In Job's Balances \ I \ The Last Judgment|
Unlike Tolstoy, Gogol even in his earliest works approached that dividing line which separates ordinary, everyday reality, accessible to all men, from the eternal mystery which is hidden from mortal eyes. He draws near to this line sometimes with laughter and sometimes in all seriousness. He enjoys leaning over the abyss and experiencing the agony of vertigo. He was convinced that he had the strength to draw back from it when he wanted to. He felt himself bound to the common world by solid ties, and the incursions which he allowed himself into the region of the mysterious were in his eyes only pleasant trips which presented no particular danger. That was what he thought. But fate had other plans for him. This became clear at the end of his life. His Dead Souls and Fragments collected from my Correspondence with Friends were his Diary of a Madman. Even Pushkin, who could understand everything, did not grasp the real significance of Dead Souls. He thought that the author was grieving for Russia, ignorant, savage, and outdistanced by the other nations. But it is not only in Russia that Gogol discovers "dead souls." All men, great and small, seem to him lunatics, lifeless, automata which obediently and mechanically carry out commandments imposed on them from without. They eat, they drink, they sin, they multiply; with stammering tongue they pronounce meaningless words. No trace of free will, no sparkle of understanding, not the slightest wish to awake from their thousand-year sleep. Although none of them, of course, has so much as heard of Aristotle, they are all profoundly convinced that their sleep, their life, and their common world are the only supreme, definite reality. The Correspondence really does no more than comment on Dead Souls. In it we can see the secret aspirations, the secret hopes of the people's soul appearing under another form. Here once more are Vii, the sorcerers and witches and demons, all the phantasmagoria of which we have already spoken.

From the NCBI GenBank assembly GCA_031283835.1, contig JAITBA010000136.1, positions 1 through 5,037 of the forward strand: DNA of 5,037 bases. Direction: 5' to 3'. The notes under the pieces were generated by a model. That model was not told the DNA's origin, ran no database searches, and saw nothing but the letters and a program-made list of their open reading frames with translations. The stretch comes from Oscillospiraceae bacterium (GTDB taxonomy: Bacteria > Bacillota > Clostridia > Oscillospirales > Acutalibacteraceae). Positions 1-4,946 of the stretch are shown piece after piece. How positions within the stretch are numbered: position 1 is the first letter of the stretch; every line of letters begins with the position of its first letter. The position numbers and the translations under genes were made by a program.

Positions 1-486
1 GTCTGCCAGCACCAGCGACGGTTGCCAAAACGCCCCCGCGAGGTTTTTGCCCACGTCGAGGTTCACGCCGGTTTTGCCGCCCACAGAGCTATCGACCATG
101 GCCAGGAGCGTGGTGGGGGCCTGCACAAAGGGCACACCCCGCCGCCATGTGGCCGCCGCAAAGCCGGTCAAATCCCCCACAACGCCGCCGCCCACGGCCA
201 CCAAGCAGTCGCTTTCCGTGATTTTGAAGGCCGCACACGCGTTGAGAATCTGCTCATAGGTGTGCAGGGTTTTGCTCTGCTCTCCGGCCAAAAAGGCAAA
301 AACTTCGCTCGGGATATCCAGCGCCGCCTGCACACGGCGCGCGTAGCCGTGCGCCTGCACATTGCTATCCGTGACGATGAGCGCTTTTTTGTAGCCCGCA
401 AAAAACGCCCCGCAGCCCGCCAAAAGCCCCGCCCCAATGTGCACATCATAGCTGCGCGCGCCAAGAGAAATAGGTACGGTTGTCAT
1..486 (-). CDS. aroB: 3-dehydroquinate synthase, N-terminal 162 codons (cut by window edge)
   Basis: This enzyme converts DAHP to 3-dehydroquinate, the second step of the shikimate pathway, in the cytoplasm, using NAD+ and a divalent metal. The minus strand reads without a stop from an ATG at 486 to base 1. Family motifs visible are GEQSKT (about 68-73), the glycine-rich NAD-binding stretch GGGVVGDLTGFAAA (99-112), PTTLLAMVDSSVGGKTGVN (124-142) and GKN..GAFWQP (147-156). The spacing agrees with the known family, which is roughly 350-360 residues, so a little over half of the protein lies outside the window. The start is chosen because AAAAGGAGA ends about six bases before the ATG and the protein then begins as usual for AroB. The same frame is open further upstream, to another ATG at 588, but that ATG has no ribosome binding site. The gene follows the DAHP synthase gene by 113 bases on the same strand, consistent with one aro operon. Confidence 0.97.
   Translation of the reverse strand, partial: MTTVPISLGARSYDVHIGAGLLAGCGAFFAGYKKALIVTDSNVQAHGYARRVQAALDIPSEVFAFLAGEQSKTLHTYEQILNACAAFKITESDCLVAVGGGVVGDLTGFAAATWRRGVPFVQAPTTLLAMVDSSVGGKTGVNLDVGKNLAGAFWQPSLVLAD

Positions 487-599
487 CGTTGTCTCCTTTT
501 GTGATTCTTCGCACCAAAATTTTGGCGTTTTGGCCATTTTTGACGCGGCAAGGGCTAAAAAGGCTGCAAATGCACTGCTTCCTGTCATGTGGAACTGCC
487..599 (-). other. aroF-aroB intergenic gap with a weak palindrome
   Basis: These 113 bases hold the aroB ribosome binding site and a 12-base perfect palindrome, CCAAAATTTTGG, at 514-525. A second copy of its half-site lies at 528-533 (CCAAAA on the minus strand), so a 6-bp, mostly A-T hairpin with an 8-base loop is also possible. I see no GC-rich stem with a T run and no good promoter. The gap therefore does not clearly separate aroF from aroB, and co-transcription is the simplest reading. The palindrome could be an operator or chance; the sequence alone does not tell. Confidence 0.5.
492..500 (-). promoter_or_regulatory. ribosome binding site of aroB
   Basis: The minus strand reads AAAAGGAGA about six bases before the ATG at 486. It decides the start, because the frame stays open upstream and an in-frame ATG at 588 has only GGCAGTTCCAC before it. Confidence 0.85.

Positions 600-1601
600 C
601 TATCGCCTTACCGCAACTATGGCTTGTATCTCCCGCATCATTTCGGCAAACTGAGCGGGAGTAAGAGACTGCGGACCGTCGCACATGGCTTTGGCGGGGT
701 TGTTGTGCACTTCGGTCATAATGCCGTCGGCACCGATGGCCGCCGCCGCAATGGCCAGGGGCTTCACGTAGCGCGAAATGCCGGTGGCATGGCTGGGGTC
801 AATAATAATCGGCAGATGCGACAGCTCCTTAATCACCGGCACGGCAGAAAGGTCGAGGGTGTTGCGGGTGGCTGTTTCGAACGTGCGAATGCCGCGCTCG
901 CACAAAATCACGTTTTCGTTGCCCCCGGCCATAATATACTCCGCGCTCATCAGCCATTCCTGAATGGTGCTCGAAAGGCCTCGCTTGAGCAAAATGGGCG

But this fantastic world seems to Gogol to be much more real than the world where Chichikov boasts to Sobakevich of his dead souls and where Pietak stuffs his guests till they are ill, where Pliuchkin hoards, and Ivan Ivanovich quarrels with Ivan Nikiforovich, etc.: "Here verily one can say: 'Let us flee, let us flee to our dear fatherland.' But how can we flee? How escape hence? Our fatherland is the country whence we are come; and there dwells our Father." Thus spoke Plotinus; thus Gogol felt and taught; only death and the madness of death are able to awaken man from the nightmare of existence. This is what Tolstoy's Diary of a Madman also tells us - not the short unfinished story which bears this title, but the whole of what he wrote after Anna Karenina. His "madness" lay in the fact that everything which had formerly seemed to him to be real and to have a solid existence, now appeared illusory, whereas all that had seemed illusory and unreal now seemed to him the only reality.